ACS Report: African Americans’ Cancer Death Rates Continue to Drop, Reducing Disparities for Some Cancer Types
Article date: February 22, 2016
By Stacy Simon
Cancer death rates among African Americans have decreased continuously over the past 2 decades, resulting in 300,000 cancer deaths that were avoided since the early 1990s, according to a new report from the American Cancer Society.
“Cancer Statistics for African Americans, 2016,” published in the American Cancer Society’s journal CA: A Cancer Journal for Clinicians, along with its companion piece Cancer Facts & Figures for African Americans 2016-2018, provides numbers on new cancer cases, deaths, survival, screening test use, and risk factors for African Americans.
The report found that from 2003 to 2012, the overall cancer death rate declined faster among black men and women than white men and women in the US. (2.5% vs. 1.6% per year for men and 1.5% vs. 1.3% per year for women).
Racial gaps remain despite progress
However, overall death rates for African Americans are still higher than for whites. And any progress was found for only some cancer types, while disparities have remained the same or increased for other cancer types. Death rates dropped faster in blacks than in whites for lung cancer in men and women, for prostate cancer in men, and for colorectal cancer in women. This has helped to narrow the gap in cancer deaths between black and white Americans for these cancer types and for cancer overall.
But the gap has not narrowed for colorectal cancer in men. And for breast cancer in women, the gap has actually increased. Authors of the report say this is likely due to inequalities in access to care, including screening and treatment.
“It has long been recognized that these gaps in mortality and survival largely reflect socioeconomic disparities,” said Carol DeSantis, MPH, lead author of the report. “But while some studies suggest that blacks who receive cancer treatment and medical care similar to that of whites experience similar outcomes, others report that racial disparities persist even after controlling for socioeconomic factors and access to care. The bottom line is accelerating progress in eliminating racial disparities requires equitable access to services for prevention, early detection, and high-quality treatment.”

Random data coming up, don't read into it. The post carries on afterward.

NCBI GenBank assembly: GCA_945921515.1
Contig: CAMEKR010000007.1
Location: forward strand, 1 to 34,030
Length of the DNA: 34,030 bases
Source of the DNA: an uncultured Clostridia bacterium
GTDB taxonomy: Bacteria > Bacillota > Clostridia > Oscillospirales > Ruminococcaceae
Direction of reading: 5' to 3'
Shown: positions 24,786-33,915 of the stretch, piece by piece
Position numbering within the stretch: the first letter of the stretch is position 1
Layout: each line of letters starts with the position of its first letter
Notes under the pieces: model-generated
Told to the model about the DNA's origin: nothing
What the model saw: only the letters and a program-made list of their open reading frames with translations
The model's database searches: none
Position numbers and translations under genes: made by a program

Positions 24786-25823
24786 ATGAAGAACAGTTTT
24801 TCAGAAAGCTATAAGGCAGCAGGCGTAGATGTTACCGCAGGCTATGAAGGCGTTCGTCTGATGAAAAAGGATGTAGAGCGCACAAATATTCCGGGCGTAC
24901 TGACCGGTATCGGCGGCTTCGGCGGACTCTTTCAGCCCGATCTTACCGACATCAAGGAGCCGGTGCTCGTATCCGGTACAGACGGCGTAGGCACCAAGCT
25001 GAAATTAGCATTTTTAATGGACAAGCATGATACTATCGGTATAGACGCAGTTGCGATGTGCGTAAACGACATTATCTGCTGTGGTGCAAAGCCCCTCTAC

- About 189,910 new cancer cases and 69,410 cancer deaths are expected among blacks in 2016.
- In black men, rates of new cancer cases from 2003 to 2012 decreased by 2% per year for all cancers combined as well as for the top 3 cancer types (prostate, lung, and colorectal cancers).
- In black women, rates of new cancer cases from 2003 to 2012 remained unchanged for all cancers combined. Rates of new breast cancer cases increased, while rates of lung and colorectal cancer cases decreased.
- The 5-year relative survival rate is lower in blacks than in whites for every stage of diagnosis for most cancer types. Much of the disparity, according to the report, is due to unequal access to health care.
Closing the Gap
The American Cancer Society is committed to reducing the disparity gap.
- The Society has developed several programs and services specifically designed to reach African American audiences with education, training, and grants that promote health equity.
- During the past decade, the Society’s Extramural Grants program has awarded 193 grants, totaling nearly $128 million, for research in poor and underserved populations.
- The Society’s nonprofit, nonpartisan advocacy affiliate, American Cancer Society Cancer Action Network (ACS CAN), works at the state and federal levels to influence policies that will improve access to health care for everyone with cancer.
To read the full report, visit www.cancer.org/statistics.
Cancer Facts & Figures for African Americans 2016-2018. Published February 22, 2016. American Cancer Society, Atlanta, Ga.
Cancer statistics for African Americans, 2016: Progress and Opportunities in Reducing Racial Disparities. Published early online February 22, 2016 in CA: A Cancer Journal for Clinicians. First author Carol E. DeSantis, MPH, American Cancer Society, Atlanta, Ga.
Reviewed by: Members of the ACS Medical Content Staff
Thank you for your feedback.